Jewish rule will extend beyond the borders of the present state of Israel
to the entire land of Israel described in the Hebrew Scriptures, the Temple
will be rebuilt, and the Messiah will arrive, ushering in the redemption
of the world.
For both fundamentalist Christians and Jews, an end
to human history as we know it is connected to a transcendent imperative
that necessitates actions that others see as risky, provocative and aggressive.
For both groups, Israeli settlers are the vanguard troops in a campaign of
action rooted in believers reading of the Bible.
Messianism inspires this sort of affinity and sense of entitlement to these
territories and to the land of Israel itself, said Geoffrey Aronson of the
Foundation for Middle East Peace, a nonprofit organization in Washington
that tracks the growth of settlements in the occupied territories. That idea,
that the Bible has some sort of contemporary relevance to Israels territorial
breadth and extent, is reality. It affects the entire political spectrum
that one of the basic presumptions of the Israeli Jewish community is that
they live and claim title to the state of Israel and perhaps areas beyond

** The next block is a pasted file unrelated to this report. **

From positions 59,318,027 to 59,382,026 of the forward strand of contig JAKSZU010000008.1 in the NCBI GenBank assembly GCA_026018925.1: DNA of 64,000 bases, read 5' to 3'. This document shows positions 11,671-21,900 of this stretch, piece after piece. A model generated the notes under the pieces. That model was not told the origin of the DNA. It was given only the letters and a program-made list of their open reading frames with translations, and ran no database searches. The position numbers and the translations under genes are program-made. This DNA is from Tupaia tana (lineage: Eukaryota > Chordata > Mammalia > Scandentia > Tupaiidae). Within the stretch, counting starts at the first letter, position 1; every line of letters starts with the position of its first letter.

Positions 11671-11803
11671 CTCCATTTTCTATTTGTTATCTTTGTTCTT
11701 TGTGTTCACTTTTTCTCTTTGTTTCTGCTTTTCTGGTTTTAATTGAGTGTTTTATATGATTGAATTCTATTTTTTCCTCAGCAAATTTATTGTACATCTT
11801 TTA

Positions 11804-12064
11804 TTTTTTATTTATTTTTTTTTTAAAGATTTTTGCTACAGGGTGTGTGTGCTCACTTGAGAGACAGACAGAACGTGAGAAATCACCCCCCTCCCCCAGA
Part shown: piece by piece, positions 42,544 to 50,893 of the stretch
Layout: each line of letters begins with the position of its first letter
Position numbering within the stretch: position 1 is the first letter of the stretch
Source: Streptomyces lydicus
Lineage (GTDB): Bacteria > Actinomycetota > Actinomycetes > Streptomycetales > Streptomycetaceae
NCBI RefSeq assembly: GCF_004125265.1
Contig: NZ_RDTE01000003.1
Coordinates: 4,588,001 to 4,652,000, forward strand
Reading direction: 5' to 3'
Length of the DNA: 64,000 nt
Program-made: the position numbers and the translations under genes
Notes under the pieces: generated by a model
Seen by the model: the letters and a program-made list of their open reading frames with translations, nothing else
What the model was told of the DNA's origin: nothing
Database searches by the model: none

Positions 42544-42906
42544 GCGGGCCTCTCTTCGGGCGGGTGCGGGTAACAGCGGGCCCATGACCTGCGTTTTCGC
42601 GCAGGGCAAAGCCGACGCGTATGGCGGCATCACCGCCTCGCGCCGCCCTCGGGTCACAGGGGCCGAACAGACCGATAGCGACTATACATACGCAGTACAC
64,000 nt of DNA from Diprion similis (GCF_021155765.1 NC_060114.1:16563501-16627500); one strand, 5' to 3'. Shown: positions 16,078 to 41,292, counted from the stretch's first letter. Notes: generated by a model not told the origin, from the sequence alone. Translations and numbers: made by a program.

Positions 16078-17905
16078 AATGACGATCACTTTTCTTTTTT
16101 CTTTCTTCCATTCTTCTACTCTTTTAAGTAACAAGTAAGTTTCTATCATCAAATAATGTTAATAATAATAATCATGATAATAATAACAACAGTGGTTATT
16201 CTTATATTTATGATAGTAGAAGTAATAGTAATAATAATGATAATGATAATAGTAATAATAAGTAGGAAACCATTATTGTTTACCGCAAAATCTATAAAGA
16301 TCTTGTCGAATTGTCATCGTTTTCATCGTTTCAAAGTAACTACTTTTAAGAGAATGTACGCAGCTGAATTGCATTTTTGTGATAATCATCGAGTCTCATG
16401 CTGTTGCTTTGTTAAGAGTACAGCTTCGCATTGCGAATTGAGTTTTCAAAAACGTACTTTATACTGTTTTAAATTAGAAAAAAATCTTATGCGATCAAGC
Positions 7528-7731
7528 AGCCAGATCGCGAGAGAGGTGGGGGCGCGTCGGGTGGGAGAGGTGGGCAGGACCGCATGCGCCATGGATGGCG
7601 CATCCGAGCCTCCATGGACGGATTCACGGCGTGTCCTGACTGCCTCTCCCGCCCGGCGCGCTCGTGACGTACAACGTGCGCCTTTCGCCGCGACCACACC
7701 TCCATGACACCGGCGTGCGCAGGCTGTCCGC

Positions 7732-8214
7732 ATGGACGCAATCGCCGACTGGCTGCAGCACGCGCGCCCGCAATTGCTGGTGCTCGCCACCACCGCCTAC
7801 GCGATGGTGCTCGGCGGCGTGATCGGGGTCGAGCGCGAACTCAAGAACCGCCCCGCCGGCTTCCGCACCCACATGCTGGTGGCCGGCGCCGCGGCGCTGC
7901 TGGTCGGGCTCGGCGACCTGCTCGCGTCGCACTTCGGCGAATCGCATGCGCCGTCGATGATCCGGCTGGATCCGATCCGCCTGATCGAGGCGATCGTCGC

it by right, and its a right thats recognized in the Bible. Ultimately, this
sort of idea has been a very important motivator of the Jewish community
in Palestine for the past hundred years, said Aronson.
The Bible as property deed
the notion of biblical entitlement to the land of Israel was latent in the
founding of the state of Israel, religious claims were soft-pedaled by early
Zionist leaders. Opposed by many Orthodox Jews who believed it violated the
rabbinic injunction to avoid human efforts to bring redemption, Zionism was
a predominantly secular movement that appealed to Jews and non-Jews alike
by arguing that providing Jews a homeland of their own would end Jews condition
as a persecuted minority and make Jews into a people like any other.
arguably a streak of secular Messianism underlay the Zionist enterprise,
it was the Six Day War in 1967 and the swift and surprising victory Israel
achieved in that war, doubling in less than a week the amount of territory
it controlled, including the prized city of old Jerusalem, that provided
the impetus for the settler movement and the development of a Jewish fundamentalism
that had been largely dormant for 18 centuries.
Even secular Israelis
regarded the victory as a kind of miracle while for others, especially religious